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QuarkXPress has always been the perfect tool for creating and publishing documents. In QuarkXPress 8 Essential Training, Jay Nelson—the publisher of Design Tools Monthly and a QuarkXPress expert—covers all the tools and features in this updated version of the program, from basic page layout to Flash integration and web page creation. Throughout this comprehensive training, Jay shows what's needed to produce professional-quality projects that integrate text, pictures, graphics, and tables. He also offers real-world page layout techniques that designers can apply to their own projects. Exercise files accompany the course.
Exporting text from QuarkXPress works essentially the same as importing text, including all the same features and limitations. So, for example, if you want to take this story right here, I'll just select all and export it, you could do it in several different ways. One way would be to copy-and-paste it into another word processing program. If you do that, you'll basically lose all the formatting, but you'll have the text. But the way to export text and maintain as much of its formatting as you can is to first select the textbox or if you want a selection of text, select the selection of text.
Then go to the File menu and choose Save Text. There you'll be able to choose a location where you can save your text and what format you want to put it in. Plain Text is one option, but you can also use Rich Text Format, WordPerfect and Microsoft Word, and those are going to maintain a lot of the formatting that you used in your QuarkXPress document. At the very least, it will maintain the style sheet information so you have the right fonts and sizes. When you're done, you can then open that file in Microsoft Word or WordPerfect or any program that can read Rich Text Format or RTF.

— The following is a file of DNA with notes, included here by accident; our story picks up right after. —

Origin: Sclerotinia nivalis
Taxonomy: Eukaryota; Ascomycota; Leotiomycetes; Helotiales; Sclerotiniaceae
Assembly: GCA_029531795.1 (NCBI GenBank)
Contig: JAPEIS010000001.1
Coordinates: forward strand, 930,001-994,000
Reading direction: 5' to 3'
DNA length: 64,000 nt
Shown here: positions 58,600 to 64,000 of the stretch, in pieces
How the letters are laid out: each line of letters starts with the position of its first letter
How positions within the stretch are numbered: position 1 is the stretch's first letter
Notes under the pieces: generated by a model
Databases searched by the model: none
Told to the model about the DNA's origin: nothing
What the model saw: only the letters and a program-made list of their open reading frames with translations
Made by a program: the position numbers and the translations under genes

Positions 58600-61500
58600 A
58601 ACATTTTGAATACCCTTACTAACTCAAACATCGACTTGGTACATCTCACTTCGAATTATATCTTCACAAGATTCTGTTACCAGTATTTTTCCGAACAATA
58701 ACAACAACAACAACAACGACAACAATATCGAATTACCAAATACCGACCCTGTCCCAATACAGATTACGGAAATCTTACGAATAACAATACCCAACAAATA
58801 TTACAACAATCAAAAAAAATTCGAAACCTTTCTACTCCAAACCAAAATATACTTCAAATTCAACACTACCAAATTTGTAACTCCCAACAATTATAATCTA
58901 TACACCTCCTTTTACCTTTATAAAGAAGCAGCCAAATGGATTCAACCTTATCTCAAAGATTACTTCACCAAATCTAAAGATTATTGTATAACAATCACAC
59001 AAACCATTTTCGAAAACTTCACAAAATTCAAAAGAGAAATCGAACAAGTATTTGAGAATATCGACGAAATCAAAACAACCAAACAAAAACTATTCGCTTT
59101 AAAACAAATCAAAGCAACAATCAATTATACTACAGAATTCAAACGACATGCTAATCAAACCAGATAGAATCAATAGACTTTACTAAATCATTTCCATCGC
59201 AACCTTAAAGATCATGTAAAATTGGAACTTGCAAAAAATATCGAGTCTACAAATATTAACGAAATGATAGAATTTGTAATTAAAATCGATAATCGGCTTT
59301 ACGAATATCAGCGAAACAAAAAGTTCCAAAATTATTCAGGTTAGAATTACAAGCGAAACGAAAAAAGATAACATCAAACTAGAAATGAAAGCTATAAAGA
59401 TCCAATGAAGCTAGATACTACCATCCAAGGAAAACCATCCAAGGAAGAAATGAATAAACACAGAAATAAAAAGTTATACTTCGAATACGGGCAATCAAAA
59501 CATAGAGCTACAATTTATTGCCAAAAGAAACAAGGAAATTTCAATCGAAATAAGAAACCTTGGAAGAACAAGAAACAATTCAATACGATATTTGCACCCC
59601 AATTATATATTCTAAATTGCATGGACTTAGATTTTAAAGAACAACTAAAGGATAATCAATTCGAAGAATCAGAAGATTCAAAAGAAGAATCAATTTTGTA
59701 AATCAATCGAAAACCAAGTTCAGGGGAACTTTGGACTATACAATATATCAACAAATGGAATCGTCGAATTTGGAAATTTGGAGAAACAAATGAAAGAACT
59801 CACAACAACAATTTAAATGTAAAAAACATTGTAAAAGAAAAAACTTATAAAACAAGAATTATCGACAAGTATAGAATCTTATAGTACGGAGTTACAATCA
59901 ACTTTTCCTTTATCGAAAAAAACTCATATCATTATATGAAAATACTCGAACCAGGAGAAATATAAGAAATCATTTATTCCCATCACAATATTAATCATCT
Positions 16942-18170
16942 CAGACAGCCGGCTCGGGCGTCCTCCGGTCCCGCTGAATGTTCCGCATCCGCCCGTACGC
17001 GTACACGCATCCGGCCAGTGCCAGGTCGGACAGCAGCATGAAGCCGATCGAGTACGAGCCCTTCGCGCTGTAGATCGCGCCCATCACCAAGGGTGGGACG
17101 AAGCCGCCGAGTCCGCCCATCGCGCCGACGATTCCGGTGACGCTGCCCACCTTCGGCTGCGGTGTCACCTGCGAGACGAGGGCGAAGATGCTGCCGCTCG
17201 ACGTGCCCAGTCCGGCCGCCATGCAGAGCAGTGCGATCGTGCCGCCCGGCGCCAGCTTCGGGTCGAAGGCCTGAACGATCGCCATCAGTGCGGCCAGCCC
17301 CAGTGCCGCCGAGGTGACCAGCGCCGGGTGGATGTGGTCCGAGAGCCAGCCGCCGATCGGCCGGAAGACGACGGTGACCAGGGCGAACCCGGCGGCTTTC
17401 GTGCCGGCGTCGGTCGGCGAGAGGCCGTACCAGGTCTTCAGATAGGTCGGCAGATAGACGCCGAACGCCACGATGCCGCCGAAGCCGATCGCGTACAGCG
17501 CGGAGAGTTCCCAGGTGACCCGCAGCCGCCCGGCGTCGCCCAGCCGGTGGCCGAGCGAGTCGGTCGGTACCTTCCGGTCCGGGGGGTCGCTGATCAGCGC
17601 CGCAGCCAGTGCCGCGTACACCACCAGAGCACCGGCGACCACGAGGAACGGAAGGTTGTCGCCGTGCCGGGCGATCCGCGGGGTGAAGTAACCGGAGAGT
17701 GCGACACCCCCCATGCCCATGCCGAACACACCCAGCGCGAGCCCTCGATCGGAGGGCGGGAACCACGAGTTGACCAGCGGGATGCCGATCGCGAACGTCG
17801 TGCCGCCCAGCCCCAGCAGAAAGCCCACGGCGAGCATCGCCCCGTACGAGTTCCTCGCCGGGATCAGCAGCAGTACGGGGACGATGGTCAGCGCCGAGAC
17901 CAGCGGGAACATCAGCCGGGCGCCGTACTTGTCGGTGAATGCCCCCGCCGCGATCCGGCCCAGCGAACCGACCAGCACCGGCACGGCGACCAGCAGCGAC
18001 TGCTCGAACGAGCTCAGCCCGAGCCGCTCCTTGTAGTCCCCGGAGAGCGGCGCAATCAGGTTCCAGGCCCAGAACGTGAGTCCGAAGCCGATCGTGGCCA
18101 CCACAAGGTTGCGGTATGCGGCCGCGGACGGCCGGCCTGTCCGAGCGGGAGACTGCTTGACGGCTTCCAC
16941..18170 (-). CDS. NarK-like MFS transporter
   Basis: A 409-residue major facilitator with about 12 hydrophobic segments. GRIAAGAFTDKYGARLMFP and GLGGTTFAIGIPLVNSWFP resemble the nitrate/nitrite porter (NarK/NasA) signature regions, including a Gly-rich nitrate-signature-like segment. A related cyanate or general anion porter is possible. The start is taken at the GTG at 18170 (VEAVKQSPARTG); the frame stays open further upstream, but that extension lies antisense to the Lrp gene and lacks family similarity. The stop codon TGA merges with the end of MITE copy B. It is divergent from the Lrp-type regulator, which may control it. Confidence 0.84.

Now, there is another option here called XPress Tags that is a lot more powerful than any of those, but its main use is for publishing workflows and for power users of text-heavy documents like catalogs. XPress Tags is a plain text format that lets QuarkXPress add tags or little markers to either side of any character or word to describe what kinds of formatting has been applied to it. It looks a lot like either old fashion type setting code or HTML. Therefore any plain text processing program can make changes to it and then you could re-import it back into QuarkXPress with those changes and maintain all the formatting that you'd applied in QuarkXPress.
But usually, you'll be exporting in either Rich Text Format or one of these word processing formats. The only other important option in this dialog is whether to save the selected text or the entire story. Selected text will export just the text that I had selected previously in the textbox and entire story takes all the text regardless of what I have selected before I invoked these Save Text dialog. Now to give you an idea of what this looks like when you export it, I already exported this story right there in Word format, so I'll switch to Word and open that exported document.
We'll just see what it looks like. Not bad! It brought in the style sheets with their formats and made the text look pretty much the way it did in QuarkXPress. Now honestly, there aren't many reasons to be exporting text from QuarkXPress except maybe to have someone else work on, on a deadline or to archive the text for future uses. By exporting the text, you lose all of the fine typographical control that QuarkXPress has applied to it, but you can maintain the simple formatting like font and size and even style sheet from Microsoft Word or RTF.
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